As you’d expect, it’s the latter that’s true. Not only do Props munch ho… sorry, eyes into Swiss cheese, but they’re also responsible for that nutty undertone that this cheese is loved for the world over.
How Does Propionibacterium Freudenreichii Subspecies Shermanii Produce The “Eyes” In Swiss Cheese?
The first thing to know about the eye production process is that Swiss cheese is traditionally stored in 70 °F rooms, so it’s incredibly malleable, not altogether melted, but definitely pliable.
Now, with that in mind, consider this… Props is a gas-giving bacteria, a carbon dioxide-giving bacteria to be specific.
And what happens when gas builds up in a solid?
Pressure builds, and if there’s no way for the gas to escape, it’ll keep building and building until it’s capable of blasting its own escape route out into the air.
Being that Swiss cheese is kept in what might as well be a sauna, it’s not hard for Props to produce enough carbon dioxide to blow a bubble that eventually bursts.
Shortly thereafter, the cheese is cooled to 40 °F solidifying all these structural artifacts, ensuring the eyes remain in the cheese until it reaches our mouth.
How Long Does It Take For The Eyes To Form In Swiss Cheese?
You’re looking at about four weeks in that 70 °F room before the correct number of eyes have appeared.
Combine that with the 4-month preparation process before the eye-opening process begins, as well as a 2-month maturing process after the fact, it takes 8 months to get even a single block of Swiss cheese out into the market.
Is Swiss Cheese The Only Cheese With Holes?
Although Swiss cheese typically has the largest and most defined holes, it’s not the only type of cheese with eyes.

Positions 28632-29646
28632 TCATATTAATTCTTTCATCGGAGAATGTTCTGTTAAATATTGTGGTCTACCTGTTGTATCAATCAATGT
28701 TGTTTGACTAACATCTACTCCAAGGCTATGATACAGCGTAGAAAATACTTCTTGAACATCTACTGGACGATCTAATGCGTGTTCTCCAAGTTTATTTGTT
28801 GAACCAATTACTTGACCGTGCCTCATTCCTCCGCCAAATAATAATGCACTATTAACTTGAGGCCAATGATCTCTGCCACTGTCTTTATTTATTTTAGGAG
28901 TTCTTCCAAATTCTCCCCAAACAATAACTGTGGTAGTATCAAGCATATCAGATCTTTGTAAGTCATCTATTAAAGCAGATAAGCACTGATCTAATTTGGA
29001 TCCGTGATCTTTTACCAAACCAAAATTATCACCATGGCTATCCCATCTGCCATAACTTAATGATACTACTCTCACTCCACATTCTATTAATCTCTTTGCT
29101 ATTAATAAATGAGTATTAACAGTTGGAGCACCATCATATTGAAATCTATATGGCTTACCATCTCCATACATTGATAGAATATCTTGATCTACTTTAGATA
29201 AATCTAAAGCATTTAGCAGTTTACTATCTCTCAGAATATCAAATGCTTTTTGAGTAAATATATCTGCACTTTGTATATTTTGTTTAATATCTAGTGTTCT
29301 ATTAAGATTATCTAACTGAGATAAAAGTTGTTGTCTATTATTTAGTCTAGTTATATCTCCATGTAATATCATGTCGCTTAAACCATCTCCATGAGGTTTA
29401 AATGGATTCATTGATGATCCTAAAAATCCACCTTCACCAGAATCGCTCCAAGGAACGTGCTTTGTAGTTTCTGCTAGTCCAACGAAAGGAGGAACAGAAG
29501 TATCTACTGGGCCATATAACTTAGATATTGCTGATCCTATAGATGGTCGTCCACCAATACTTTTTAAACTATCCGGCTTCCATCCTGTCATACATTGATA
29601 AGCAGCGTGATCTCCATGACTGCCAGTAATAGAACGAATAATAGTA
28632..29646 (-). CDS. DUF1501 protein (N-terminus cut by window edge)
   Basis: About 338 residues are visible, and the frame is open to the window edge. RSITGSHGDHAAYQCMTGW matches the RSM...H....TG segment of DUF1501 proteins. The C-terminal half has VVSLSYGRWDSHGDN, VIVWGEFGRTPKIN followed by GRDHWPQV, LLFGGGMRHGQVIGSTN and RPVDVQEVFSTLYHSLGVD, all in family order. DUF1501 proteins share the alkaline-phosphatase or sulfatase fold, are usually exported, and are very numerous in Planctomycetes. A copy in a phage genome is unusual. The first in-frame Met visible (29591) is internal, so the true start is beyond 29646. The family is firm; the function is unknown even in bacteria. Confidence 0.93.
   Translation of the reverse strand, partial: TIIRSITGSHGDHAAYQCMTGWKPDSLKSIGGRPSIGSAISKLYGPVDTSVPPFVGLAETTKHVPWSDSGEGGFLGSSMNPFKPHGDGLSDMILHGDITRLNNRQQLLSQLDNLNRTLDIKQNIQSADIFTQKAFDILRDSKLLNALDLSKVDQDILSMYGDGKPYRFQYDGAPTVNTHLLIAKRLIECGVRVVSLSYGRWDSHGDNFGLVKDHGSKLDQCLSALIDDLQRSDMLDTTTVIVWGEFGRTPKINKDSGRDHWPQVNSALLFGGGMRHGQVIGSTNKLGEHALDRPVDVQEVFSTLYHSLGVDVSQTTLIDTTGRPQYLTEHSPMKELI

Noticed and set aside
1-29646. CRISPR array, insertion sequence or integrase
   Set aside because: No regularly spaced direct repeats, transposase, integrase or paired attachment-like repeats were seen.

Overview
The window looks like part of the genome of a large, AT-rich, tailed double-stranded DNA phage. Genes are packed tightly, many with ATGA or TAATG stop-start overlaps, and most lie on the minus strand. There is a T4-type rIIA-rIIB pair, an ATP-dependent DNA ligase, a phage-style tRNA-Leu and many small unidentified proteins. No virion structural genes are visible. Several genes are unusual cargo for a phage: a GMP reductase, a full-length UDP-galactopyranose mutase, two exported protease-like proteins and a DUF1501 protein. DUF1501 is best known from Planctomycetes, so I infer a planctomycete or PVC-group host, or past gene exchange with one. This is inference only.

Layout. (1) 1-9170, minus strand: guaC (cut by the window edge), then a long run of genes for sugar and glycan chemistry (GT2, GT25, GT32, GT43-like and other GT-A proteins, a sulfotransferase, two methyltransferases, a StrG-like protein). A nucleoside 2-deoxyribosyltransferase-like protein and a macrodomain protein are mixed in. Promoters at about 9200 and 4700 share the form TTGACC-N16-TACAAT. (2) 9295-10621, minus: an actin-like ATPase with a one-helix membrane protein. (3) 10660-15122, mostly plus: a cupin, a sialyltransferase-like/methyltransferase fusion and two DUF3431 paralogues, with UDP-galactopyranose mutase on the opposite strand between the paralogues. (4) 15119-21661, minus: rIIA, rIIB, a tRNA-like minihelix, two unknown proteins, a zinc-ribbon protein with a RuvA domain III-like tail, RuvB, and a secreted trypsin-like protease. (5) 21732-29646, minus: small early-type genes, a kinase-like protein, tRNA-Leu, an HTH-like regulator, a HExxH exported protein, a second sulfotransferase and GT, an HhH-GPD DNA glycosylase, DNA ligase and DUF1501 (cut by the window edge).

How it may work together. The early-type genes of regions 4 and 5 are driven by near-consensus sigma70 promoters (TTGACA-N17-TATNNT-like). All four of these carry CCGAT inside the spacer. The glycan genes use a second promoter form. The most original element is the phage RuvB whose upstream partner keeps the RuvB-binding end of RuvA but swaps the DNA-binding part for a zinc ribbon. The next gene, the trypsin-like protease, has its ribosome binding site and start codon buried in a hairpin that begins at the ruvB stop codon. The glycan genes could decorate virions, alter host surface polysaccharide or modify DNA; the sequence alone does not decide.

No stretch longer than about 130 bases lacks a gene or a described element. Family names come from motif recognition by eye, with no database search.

Gruyère has to have holes according to French agricultural law, although, ironically, Swiss Gruyère never has holes.
Fontina, an Italian cheese, also has eyes, as it’s made with unpasteurized milk, but they’re quite small when compared to the eyes in Swiss cheese.
Gouda is The Netherlands’ contribution to the pantheon of holy cheese. They won’t always add gas-producing cultures to it, but when they do, you’ll see a few stray eyes in a slice here and there.
Right here in the States, we produce a cheese known as baby Swiss, which is essentially our own take on Swiss cheese, but we put less of an emphasis on cultures, amounting to a cheese similar in taste but with smaller eyes.
However, while there are a few other cheeses that wind up with some eyes here and there, for the most part, cheesemakers try their hardest to reduce gas bubbles in their product, especially for hard cheeses.
Lacking the malleability of softer cheese, gasses are unable to form those aesthetically pleasing bubbles in hard cheese, instead forming a series of unappetizing cracks.
There you have it — The holes in Swiss cheese are the result of carbon dioxide bubbles produced by a bacterium known as Propionibacterium freudenreichii subspecies shermanii, a microorganism that’s also responsible for the nutty flavor of this delicious cheese.